It will cause the check engine light to stay on, and may also cause performance issues as the computer tries to adjust the O2 sensor readings to the proper level. Plus it is highly illegal
The first sensor senses if the engine is running rich or lean so the ecu can adjust the fueling. The second sensor looks for a difference in readings to verify the catalytic converter is functioning properly
Yes!!!, The catalytic converter (CC) should not have anything wrong with it if the engine was tuned correctly. If the engine was running rich, because the computer was compensating for a sensor that is giving incorrect readings then the CC would clog with the carbon produced by running too rich. This is the most common cause of CC failure.
Check engine light,low power, low fuel economy, (when the computer tries to adjust the oxygen sensor readings)highly illegal.Check engine light,low power, low fuel economy, (when the computer tries to adjust the oxygen sensor readings)highly illegal.
The catalytic converter has an oxygen sensor in front and behind it. When the vehicle is warm and running in closed loop mode, the upstream oxygen sensor waveform reading should fluctuate. The downstream O2 sensor reading should be fairly steady. Typically the p0420 code triggers the Check Engine Light if the readings of the two sensors are similar. This is indicative of (among other things) a converter that is not working as efficiently as it should be (according to specs). The code P0420 may mean that one or more of the following has happened: Leaded fuel was used where unleaded was called for, an oxygen sensor is not reading (functioning) properly, the engine coolant temperature sensor is not working properly, damaged or leaking exhaust manifold/catalytic converter/exhaust pipe, retarded spark timing, the oxygen sensors in front and behing the converter are reporting too similar of readings
ON a computer control ed fuel system the computer tries to adjust fuel and ignition timing for the now improper oxygen sensor readings. This tends to cause a reduction in power, fuel economy, and how smooth the engine is. It is also illegal and will turn the check engine light on.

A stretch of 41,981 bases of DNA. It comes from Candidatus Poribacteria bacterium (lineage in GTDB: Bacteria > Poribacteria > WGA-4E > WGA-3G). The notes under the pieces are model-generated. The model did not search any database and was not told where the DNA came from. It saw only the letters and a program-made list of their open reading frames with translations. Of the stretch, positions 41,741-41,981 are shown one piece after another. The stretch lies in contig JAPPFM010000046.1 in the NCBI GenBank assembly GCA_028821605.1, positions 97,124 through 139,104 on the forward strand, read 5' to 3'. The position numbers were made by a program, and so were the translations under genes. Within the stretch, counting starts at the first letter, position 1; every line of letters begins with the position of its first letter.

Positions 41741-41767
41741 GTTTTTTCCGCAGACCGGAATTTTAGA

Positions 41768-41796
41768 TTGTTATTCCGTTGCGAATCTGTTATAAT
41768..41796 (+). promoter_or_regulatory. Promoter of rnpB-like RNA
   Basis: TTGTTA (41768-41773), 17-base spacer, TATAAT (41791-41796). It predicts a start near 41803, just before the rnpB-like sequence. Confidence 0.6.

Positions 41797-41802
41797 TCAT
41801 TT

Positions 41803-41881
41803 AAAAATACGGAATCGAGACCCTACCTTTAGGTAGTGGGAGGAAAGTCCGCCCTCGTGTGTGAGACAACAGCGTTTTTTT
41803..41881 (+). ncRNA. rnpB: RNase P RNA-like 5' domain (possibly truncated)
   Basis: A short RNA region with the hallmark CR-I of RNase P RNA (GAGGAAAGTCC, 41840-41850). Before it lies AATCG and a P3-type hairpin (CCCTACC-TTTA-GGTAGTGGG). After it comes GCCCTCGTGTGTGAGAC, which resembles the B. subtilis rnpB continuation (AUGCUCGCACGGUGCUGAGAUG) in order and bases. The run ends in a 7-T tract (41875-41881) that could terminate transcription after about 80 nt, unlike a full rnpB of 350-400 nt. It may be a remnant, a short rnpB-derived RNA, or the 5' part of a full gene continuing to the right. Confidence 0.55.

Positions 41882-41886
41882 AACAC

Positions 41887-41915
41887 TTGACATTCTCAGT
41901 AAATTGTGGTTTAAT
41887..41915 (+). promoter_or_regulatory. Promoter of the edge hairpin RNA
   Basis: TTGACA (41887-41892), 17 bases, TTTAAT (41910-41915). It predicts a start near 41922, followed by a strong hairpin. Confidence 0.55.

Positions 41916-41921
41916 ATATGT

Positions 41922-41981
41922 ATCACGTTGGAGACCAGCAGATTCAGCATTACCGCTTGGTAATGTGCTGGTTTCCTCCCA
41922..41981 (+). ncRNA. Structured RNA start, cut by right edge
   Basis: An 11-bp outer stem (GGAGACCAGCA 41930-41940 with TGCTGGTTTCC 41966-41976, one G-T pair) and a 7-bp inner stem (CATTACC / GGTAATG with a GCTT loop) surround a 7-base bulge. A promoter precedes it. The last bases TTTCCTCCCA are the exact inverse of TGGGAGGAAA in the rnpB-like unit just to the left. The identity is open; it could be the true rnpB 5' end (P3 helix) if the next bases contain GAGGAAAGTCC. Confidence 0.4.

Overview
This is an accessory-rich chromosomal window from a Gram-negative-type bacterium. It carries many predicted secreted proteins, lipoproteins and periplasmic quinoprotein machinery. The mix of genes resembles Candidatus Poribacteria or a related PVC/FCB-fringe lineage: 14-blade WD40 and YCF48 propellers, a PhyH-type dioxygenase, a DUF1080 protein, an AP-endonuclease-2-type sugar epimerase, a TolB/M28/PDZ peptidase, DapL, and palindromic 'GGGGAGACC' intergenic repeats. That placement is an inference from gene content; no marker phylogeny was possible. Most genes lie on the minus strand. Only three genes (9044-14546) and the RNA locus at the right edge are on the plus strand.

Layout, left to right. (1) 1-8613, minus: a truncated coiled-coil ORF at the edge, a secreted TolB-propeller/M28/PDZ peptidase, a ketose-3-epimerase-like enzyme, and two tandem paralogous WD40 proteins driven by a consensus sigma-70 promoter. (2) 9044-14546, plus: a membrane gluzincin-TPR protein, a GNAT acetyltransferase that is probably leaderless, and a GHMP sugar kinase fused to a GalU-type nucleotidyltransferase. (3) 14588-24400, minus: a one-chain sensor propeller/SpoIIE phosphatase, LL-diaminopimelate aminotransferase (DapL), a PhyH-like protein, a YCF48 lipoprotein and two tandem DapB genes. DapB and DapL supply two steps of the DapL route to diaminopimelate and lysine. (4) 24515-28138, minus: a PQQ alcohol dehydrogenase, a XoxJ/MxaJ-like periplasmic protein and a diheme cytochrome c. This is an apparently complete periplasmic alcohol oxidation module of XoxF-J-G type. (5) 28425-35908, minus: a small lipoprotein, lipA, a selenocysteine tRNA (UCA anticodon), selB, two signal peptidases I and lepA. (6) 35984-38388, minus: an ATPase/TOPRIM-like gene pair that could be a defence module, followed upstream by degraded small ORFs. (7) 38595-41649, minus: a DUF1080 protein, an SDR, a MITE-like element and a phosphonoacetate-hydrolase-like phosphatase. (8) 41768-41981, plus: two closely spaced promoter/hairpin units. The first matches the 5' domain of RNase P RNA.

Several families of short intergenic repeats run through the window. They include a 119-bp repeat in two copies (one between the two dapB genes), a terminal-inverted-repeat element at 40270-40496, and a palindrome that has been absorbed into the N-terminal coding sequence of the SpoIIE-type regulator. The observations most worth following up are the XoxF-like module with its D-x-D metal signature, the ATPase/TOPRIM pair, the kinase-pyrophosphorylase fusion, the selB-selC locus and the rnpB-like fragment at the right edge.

As high and low - pressure areas move the barometer readings in their paths change.
This is what I was able to find via some good ol fashion detective work. This came off of FixYa.com. Hope it helps.A code P4020 may mean that one or more of the following has happened:Leaded fuel was used where unleaded was called forAn oxygen sensor is not reading (functioning) properlyThe engine coolant temperature sensor is not working properlyDamaged or leaking exhaust manifold / catalytic converter / exhaust pipeRetarded spark timingThe oxygen sensors in front and behind the converter are reporting too similar of readingsPossible Solutions Some suggested steps for troubleshooting a P4020 error code include:Check for exhaust leaks at the manifold, pipes, catalytic converter. Repair as required.Use a scope to diagnose the oxygen sensor operation (Tip: The oxygen sensor in front of the catalytic converter normally has a fluctuating waveform. The waveform of the sensor behind the converter should be more steady).Inspect the downstream heated oxygen sensor (HO2), replace if necessaryReplace the catalytic converterOne thing to note is that many vehicle manufacturers offer a longer warranty on emissions-related parts. So if you have a newer car but it's out of it's bumper-to-bumper warranty, there still may be warranty on this type of problem. Many manufacturers give a five year, unlimited mileage warranty on these items. It's worth checking into
High CO is a rich air/fuel mixture. Nothing else.
It measures the amount of hydrocarbons in the exhaust and reports the difference between the readings from the pre and post catalytic sensors to give tuning information to the engine control computer, adjustments are made to timing and fuel based on the readings.
No!It is illegal.The check engine light will always stay on.The engine may actually run worse due to the computer trying to correct oxygen sensor readings and the change in exhaust back pressure.No!It is illegal.The check engine light will always stay on.The engine may actually run worse due to the computer trying to correct oxygen sensor readings and the change in exhaust back pressure.
where can i get free odometer readings?